Like most medical schools we are acutely aware of our social responsibility to educate and train doctors for the UK. Many medical schools have developed widening access schemes to ensure that people across the social spectrum have an opportunity to study medicine.
May we suggest that instead of penning inaccurate and unhelpful stories, The Sunday Times concentrates its efforts on encouraging talented students, from as many diverse communities as possible, to apply to study medicine.
I would be very happy to welcome any of your journalists to Cardiff to meet our students and consider what more can be done.
Professor David J Wilson
Director of Admissions and Recruitment
Cardiff University School of Medicine
Professor Stephen Riley
Dean of Medical Education
Cardiff University School of Medicine
Mae'r cynnwys hwn ar gael yn Saesneg yn unig.
Thank you for your letter regarding the “Transforming Cardiff” programme, which I received by email on the 14th February 2019.
I welcome student engagement on Transforming Cardiff. However, I am deeply disappointed that the reassurance from both myself and the Chair of Council that the paper presented to University Council contained a framework of ideas, on which we will now extensively consult, has not clarified the situation for you. I hope very much that you will engage as we take the ideas forward. As you rightly observe, student input is going to be very important.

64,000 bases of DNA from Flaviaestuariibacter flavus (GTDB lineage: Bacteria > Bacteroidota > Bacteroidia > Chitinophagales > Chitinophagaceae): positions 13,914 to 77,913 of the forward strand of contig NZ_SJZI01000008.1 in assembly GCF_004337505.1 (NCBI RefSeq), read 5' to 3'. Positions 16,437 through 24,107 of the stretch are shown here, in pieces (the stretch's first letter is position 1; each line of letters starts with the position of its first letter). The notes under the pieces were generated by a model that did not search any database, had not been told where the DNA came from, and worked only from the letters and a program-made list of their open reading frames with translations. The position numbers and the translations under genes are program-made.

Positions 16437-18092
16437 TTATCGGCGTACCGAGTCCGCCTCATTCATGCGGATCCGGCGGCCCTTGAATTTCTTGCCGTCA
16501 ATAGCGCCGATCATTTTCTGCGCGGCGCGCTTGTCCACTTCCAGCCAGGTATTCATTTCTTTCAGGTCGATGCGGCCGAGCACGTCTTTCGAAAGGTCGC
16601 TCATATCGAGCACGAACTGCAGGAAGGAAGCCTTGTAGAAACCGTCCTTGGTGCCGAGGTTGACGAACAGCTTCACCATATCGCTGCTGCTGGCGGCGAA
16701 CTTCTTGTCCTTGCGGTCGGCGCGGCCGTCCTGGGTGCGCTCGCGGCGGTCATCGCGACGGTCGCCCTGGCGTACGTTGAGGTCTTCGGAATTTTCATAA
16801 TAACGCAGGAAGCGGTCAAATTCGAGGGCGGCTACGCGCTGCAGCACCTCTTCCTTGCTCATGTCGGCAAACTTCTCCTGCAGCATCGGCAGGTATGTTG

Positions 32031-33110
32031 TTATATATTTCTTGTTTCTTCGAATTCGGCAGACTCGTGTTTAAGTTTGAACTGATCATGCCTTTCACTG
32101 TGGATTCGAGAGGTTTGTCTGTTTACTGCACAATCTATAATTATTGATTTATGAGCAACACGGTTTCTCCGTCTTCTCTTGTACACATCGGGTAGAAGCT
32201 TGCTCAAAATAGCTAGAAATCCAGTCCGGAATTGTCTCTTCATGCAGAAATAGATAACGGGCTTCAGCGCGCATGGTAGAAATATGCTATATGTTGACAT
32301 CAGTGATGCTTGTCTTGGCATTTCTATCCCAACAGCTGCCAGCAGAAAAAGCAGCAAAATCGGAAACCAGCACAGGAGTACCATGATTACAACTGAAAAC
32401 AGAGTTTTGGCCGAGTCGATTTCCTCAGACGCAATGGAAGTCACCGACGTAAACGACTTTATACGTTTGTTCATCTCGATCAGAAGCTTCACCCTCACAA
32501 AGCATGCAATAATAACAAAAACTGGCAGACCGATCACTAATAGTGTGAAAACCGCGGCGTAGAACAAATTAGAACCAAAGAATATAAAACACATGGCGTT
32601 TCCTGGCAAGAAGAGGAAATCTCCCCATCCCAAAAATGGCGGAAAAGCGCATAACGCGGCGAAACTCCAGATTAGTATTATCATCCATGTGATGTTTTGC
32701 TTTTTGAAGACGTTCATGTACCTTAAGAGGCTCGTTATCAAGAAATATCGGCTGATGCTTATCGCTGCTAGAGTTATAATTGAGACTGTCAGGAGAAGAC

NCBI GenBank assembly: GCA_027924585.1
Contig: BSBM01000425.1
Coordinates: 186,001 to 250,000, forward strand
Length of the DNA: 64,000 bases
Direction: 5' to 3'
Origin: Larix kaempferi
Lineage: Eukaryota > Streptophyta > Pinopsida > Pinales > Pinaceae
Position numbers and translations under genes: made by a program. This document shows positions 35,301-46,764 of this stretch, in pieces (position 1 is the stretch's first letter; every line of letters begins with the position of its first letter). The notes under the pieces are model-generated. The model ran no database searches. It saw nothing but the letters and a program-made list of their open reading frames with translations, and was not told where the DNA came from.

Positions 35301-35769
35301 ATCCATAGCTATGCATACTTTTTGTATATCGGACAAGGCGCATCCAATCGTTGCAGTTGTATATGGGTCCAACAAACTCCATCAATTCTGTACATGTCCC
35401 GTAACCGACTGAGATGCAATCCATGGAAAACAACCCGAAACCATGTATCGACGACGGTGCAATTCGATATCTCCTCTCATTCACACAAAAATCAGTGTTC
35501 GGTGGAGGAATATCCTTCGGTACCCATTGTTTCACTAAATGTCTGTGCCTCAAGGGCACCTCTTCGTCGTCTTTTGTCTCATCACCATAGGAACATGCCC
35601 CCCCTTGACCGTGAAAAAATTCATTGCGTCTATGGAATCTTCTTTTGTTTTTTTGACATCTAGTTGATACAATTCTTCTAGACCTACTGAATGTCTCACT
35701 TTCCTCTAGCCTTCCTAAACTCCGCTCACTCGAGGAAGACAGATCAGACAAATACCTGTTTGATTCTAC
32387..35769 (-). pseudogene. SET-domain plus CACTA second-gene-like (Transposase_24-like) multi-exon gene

As the paper makes clear, Transforming Cardiff will enable us to deliver on The Way Forward 2018-23 in a way that is innovative and financially sustainable. I would like to take this opportunity to remind you of the commitments to students in The Way Forward sub-strategy on education and students. We committed to “work in partnership with our students to take them on an inspiring educational journey that will develop their leadership skills and prepare them for the world of work, enabling them to participate fully in society and enrich their lives.”
We also committed to “ensuring a high quality and consistent student experience, attracting well-qualified and motivated students who will benefit from and contribute to our excellent research and learning environment. We will provide a high quality, flexible learning environment alongside excellent student services.”
In support of the above, we set ourselves challenging Key Performance Indicators around student satisfaction and clear student-focused objectives, including to:
- create a Centre for Student Life to deliver efficient, effective and transformational services to our students
- offer all students the opportunity to undertake a work placement during the course of their studies
- ensure that all students receive regular, timely and useful feedback on their academic progress
- ensure that our students are challenged, stretched and supported in their studies to achieve to the full extent of their ability
- listen to our students, and use their feedback to improve our teaching and the wider student experience
- continue to develop our physical and digital learning environments to support independent and collaborative learning.